Thursday, 15 September 2011


Following our midnight drive through Death Valley, we awoke in the town of Lone Pine and found ourselves surrounded by the Sierra Nevada Mountain range including Mt. Whitney, the highest mountain in the contiguous United States. At the base of this mountain range lies the Alabama hills, a collection of ochre coloured Moore-esque rock formations that contrast with the snow peaked landscape backdrop.

We made our way up the valley, stopping off at the Owens Valley Radio Telescope facility. Similar to the VLA back in New Mexico, the facility consists of many moveable dishes that can be configured in several ways. The cover provided by the mountains on either side reduces wave interference from the nearby cities.  Further on is Yosemite, where kilometre high walls of rock rise from the valleys and waterfalls cascade from the mountaintops. A patina of sun-weathered stone has built up on the surface of the rock face, where the age and the history of the landscape can be read so easily.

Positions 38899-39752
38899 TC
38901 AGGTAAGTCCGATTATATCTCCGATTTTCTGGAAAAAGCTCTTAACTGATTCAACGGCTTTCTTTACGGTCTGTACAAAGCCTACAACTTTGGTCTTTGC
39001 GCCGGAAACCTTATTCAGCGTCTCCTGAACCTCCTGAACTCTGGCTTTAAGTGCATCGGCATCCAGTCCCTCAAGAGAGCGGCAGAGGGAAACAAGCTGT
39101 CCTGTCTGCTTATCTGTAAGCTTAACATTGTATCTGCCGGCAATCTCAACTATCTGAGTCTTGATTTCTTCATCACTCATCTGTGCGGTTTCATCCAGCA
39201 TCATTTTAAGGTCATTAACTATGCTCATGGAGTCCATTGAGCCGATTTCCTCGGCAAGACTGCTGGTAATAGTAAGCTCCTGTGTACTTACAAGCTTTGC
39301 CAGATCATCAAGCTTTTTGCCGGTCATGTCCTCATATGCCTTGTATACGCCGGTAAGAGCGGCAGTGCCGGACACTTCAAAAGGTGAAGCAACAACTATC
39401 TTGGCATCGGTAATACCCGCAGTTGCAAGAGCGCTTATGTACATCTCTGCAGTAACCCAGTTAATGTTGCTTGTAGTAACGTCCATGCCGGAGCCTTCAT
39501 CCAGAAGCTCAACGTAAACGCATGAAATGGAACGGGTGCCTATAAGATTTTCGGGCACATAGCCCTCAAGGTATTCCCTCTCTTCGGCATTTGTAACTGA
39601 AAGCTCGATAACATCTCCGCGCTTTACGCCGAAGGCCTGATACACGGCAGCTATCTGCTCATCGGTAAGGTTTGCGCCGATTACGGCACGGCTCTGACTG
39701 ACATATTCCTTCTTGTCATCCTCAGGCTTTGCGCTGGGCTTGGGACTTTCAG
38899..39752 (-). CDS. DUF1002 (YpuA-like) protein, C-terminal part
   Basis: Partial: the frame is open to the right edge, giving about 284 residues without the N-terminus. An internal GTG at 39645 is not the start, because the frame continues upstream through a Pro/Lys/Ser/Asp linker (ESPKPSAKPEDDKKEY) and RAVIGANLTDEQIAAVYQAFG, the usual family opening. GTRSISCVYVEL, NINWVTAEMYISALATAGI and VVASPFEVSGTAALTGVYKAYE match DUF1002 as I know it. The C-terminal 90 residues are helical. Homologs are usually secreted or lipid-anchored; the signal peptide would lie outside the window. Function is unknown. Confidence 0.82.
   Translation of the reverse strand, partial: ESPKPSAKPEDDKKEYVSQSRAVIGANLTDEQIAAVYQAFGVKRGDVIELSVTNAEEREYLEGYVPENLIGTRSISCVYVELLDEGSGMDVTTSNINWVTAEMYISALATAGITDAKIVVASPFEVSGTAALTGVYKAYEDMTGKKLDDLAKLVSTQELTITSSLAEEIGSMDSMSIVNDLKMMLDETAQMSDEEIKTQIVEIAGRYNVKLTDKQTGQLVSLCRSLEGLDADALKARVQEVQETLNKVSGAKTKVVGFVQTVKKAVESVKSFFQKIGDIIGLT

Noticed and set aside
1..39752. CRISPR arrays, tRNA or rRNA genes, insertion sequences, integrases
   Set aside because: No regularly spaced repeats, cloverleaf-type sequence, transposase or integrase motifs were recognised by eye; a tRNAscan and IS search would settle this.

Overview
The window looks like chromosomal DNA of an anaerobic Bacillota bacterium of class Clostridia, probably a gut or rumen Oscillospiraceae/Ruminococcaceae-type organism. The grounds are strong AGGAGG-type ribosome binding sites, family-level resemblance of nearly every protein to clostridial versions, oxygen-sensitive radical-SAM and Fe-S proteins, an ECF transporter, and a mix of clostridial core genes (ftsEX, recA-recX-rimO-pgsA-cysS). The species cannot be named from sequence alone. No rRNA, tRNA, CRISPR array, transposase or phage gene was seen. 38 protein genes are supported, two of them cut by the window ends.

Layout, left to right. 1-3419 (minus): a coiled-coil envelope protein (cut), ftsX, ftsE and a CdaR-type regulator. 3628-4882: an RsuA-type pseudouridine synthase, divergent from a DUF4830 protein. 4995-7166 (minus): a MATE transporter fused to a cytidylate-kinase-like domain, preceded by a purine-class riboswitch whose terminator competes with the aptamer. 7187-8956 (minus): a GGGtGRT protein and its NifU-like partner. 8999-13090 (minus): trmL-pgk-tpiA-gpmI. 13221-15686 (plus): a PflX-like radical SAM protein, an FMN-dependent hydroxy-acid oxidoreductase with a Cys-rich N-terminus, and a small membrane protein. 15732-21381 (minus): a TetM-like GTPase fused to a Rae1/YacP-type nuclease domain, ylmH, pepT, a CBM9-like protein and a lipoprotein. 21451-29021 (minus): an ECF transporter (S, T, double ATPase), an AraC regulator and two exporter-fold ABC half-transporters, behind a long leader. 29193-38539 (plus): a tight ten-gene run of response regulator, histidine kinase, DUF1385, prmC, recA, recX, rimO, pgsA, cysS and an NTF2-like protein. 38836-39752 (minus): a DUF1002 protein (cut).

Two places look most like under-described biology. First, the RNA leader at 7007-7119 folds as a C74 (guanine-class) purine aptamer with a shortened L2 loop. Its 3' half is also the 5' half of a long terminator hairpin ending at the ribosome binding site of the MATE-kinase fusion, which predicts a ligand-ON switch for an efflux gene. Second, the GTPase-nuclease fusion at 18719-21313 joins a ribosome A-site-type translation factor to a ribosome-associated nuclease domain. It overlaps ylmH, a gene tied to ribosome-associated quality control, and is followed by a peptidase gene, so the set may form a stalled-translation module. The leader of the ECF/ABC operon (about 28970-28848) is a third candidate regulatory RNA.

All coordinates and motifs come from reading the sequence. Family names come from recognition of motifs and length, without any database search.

After picking up our first speeding ticket we drove up past lake Tahoe and stopped off in Reno to visit the Landscape Futures exhibition at the Nevada museum of Art. The show includes a mechanical landscape representing the hydrological cycle and speculative proposals for bird sanctuaries sited on permafrost. We then crossed California to the large metropolitan area built around San Francisco Bay. A patina has formed on the clean grid structure of San Francisco as well. Areas of rich character such as Castro and China Town have been built up over many years and turn the city into a colourful hub that is a welcome break from the monotony of the cities of the Southwest. Highlights included seeing the skyline appear out of the fog as we arrived by crossing the Golden Gate Bridge and the de Young museum designed by Herzog de Meuron was another example of the cultural investment made by the city.

After a few days in SF we set off south on the final leg of our journey, down the Pacific Coastal Highway or route 1. 6 weeks after leaving the Atlantic and 8000 miles later, we finally set our eyes on the Pacific Ocean. Sites along the way include the Jamesburg Earth Station, the Vandenburg Air Force Base, the Diablo Canyon Nuclear Power plant and lots of oil fields. After dipping in the ocean for a quick paddle we drove on, stopping for dinner in the very Californian city of Santa Barbara, before preparing to immerse ourselves in the urban endlessness of Los Angeles.

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